Syria vows `iron fist` as Damascus dead buried

The opposition pointed the finger at the regime itself, as it did after similar attacks on December 23, in which 44 people died.

Damascus: Syria prepared on Saturday to bury 26
people killed in a Damascus suicide bombing as the authorities
vowed an "iron fist" in response to the "terrorist" attack,
the second such incident in two weeks.

The opposition pointed the finger at the regime itself,
as it did after similar attacks on December 23, in which 44
people died.

The bomber blew himself up near a school in the
historic Midan quarter, Interior Minister Lieutenant General
Mohammad al-Shaar was quoted as saying.

Sixty-three people were also wounded, the government

Another 17 civilians were shot dead on Friday in the
daily unrest, activists said.

The interior ministry branded the bombing "a new
terrorist escalation" and said more than 10 kilos (22 pounds)
of explosives were used.

"We will strike with an iron fist all those who undermine
the security of the nation," a ministry statement said.
Opposition factions blamed President Bashar al-Assad`s
government for the bombing and called on Arab and Western
forces to end the bloodshed.

"We hold the regime, its agents and its gangs, fully
responsible for this crime," said the Muslim Brotherhood,
which had also accused the government of orchestrating twin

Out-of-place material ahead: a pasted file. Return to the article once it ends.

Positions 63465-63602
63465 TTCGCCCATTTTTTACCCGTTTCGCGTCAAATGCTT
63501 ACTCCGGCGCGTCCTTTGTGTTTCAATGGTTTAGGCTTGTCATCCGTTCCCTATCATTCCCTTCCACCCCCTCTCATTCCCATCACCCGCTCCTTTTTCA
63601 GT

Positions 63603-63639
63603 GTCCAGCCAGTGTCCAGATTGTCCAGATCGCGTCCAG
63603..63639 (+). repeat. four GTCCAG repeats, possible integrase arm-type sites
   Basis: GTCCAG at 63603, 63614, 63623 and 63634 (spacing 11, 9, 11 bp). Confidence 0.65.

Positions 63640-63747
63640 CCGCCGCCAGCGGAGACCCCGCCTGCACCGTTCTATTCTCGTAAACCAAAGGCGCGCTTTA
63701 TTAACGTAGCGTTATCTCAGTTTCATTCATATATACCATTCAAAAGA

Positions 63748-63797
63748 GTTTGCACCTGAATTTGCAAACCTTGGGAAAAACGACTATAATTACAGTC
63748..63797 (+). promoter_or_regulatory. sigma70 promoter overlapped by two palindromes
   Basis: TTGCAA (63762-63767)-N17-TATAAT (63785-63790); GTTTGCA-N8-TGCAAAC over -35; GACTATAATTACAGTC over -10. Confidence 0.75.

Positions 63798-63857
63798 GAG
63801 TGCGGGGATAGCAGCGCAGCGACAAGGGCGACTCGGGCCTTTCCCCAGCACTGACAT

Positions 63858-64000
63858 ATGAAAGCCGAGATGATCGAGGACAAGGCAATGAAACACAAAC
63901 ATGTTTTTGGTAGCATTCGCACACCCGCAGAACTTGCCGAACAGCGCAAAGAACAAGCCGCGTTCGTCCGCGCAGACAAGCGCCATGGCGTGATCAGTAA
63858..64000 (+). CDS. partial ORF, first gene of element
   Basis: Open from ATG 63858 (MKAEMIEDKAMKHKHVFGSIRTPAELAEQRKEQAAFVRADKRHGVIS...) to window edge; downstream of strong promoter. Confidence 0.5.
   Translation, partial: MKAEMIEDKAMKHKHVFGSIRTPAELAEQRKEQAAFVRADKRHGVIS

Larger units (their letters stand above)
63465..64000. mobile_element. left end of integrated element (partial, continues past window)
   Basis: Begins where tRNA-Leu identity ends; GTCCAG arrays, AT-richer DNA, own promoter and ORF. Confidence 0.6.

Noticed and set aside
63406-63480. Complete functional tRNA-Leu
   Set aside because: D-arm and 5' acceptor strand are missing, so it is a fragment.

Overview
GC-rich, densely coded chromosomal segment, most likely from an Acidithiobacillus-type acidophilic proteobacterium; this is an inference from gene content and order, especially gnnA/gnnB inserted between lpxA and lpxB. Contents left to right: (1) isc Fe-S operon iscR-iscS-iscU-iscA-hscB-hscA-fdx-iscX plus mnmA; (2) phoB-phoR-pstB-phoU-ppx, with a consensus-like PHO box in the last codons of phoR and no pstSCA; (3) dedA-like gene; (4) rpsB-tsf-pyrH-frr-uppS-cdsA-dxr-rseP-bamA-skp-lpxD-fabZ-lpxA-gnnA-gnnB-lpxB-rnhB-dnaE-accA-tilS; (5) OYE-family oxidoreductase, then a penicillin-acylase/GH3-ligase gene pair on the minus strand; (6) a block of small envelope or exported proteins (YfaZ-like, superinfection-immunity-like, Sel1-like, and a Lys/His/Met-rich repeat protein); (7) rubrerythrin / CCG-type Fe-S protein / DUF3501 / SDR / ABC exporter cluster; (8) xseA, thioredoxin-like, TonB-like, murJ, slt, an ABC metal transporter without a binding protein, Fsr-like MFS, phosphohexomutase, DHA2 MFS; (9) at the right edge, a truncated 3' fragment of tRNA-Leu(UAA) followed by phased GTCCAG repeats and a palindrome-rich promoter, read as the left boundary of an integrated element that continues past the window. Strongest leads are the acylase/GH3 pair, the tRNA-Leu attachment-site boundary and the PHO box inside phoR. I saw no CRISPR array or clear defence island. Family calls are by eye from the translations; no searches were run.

suicide attacks in Damascus on December 23.

The umbrella Syrian National Council, which includes the
Brotherhood, said Friday`s bombing "clearly bears the regime`s

The United States condemned the attack, again calling for
Assad to step down, while UN chief Ban Ki-moon said "all
violence is unacceptable and must stop immediately."

Assad ally Iran condemned the "terrorist attack."
Foreign ministry spokesman Ramin Mehmanparast said:

"Without doubt, the unity and vigilance of the Syrian
government and people are disappointing the enemies of Syria
who think only of internal war, breaking up the country and
making it submit to the demands of the axis of America and

Damascus blamed al Qaeda for December`s twin bombings,
while the opposition accused the government.
Friday saw a similar exchange of accusations.

The ruling Baath party called the attack "a terrorist act
that is a part of the plot hatched against Syria," state media
reported. The plot "coincides with the statements made by
opposition groups and by French and American officials," it

The Muslim Brotherhood called for an international probe,
claiming the attack benefited the regime.

The SNC said the UN Security Council had to take up the
matter of the bloodshed, which the world body estimated in
December had killed more than 5,000 people since pro-democracy
protests erupted in March.


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